The Boys & Girls Club of Albany has installed solar panels on the roof of the Bill and Di O’Bryan Building, and the $200,000 project should reduce the structure’s power bill by up to 90%, according to representatives of the organization.
The panels were put atop the 40,000-square-foot building, which houses a teen center and indoor soccer field, in late May and early June.
“They’ll last 35 to 40 years,” said Peter Greenberg, president of Energy Wise, which installed the panels.
Funding for the project came largely through a Pacific Power Blue Sky grant, which provided $134,000. The Energy Trust of Oregon chipped in another $22,000.
Maya Perez, director of operations for the Boys & Girls Club of Albany, said the panels on the O’Bryan building should save the youth organization roughly $15,000 a year. The club’s investment in the project should pay for itself in about three years in energy savings.
Greenberg said he’s applied for another state grant for the program, as well.
The club board of directors is excited about saving money and investing in the future with renewable energy, Perez said. She added that the club is trying to reduce its footprint by using LED lights and taking other measures.
This summer, the club also will be holding a poster contest regarding environmental issues.
“It’s important that we teach the children that they need to help out, do their part,” Perez said.
The Boys & Girls Club is certainly doing its part.
Greenberg said that the Boys & Girls Club of Albany now has the largest solar array on any rooftop in the city.
In 2012, Greenberg helped add solar panels to the main building of the Boys & Girls Club of Albany, which produces about 130,000 kilowatt hours per year.
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The Teen Center array will be able to produce about 180,000 kilowatt hours per year, Greenberg said.
The systems each have about 450 modules, but the technology improves every year, so the capacity is much greater with the modern equipment.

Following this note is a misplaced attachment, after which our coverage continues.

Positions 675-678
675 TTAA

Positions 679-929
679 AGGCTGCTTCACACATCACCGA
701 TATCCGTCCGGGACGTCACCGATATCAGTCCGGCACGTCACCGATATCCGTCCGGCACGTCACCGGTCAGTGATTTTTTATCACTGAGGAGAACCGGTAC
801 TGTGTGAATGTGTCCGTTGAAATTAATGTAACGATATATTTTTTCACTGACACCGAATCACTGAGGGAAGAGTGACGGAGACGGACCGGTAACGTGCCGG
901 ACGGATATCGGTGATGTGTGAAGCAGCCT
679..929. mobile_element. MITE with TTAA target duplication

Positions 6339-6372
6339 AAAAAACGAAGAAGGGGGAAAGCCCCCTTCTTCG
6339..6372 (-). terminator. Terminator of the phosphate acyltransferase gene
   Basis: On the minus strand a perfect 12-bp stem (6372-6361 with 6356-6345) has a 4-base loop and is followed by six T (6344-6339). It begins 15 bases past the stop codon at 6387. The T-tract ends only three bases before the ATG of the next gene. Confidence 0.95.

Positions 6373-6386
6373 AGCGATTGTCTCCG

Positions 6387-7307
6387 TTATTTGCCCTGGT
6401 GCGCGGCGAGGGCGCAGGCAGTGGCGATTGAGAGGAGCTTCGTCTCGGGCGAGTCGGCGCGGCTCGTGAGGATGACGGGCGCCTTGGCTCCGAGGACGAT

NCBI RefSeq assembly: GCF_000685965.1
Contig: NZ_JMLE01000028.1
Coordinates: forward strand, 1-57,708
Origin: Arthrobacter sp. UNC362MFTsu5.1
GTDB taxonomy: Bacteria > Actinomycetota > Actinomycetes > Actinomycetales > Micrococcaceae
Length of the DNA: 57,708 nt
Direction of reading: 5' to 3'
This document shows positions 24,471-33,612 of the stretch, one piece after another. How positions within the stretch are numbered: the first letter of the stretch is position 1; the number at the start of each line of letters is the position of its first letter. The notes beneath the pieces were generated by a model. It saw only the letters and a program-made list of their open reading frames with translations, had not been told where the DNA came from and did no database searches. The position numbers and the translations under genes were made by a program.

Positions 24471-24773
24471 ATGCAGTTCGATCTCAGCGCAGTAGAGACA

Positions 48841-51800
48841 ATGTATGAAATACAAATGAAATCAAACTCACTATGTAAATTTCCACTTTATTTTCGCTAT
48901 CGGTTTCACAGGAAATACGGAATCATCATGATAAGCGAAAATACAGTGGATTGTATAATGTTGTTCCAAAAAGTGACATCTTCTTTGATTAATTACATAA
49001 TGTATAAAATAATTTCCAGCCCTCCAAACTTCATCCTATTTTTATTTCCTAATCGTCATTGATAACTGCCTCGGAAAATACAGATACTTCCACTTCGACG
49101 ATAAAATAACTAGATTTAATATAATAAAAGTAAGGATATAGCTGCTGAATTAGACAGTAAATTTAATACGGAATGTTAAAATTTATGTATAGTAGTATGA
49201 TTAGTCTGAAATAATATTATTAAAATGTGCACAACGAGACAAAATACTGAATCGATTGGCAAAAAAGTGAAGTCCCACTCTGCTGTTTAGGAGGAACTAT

Unlike the main building, where the solar panels are owned by Greenberg, the club will own the array on top of the Teen Center.
Between the club’s two buildings, there’s a combined 75 percent energy reduction thanks to the solar panels, Greenberg said.
Greenberg, a former Albany Fire Department firefighter and paramedic, said his company has solar panels on 14 Albany schools.
With most of the projects, including the main building of the Boys & Girls Club of Albany, Greenberg rents the roofs of the facilities, and excess electricity is sold to Pacific Power.
This summer, Greenberg will volunteer in Haiti to put solar panels, lights, fans and more on a school without electricity. Donations for the project can be made at http://twendesolar.org/.
Pacific Power’s Blue Sky program allows customers to volunteer to pay a bit extra on their bills to support renewable energy.
Over the years, the Blue Sky program has contributed more than $1 million in grants for renewable energy projects in Linn and Benton counties, said Celeste Krueger, regional business manager for Pacific Power.
The Energy Trust of Oregon gathers funding through a small fee on electricity bills, and helps business and residents complete energy efficiency projects.
The O’Bryan Building was completed in 2013. About 750 children come through the structure each day.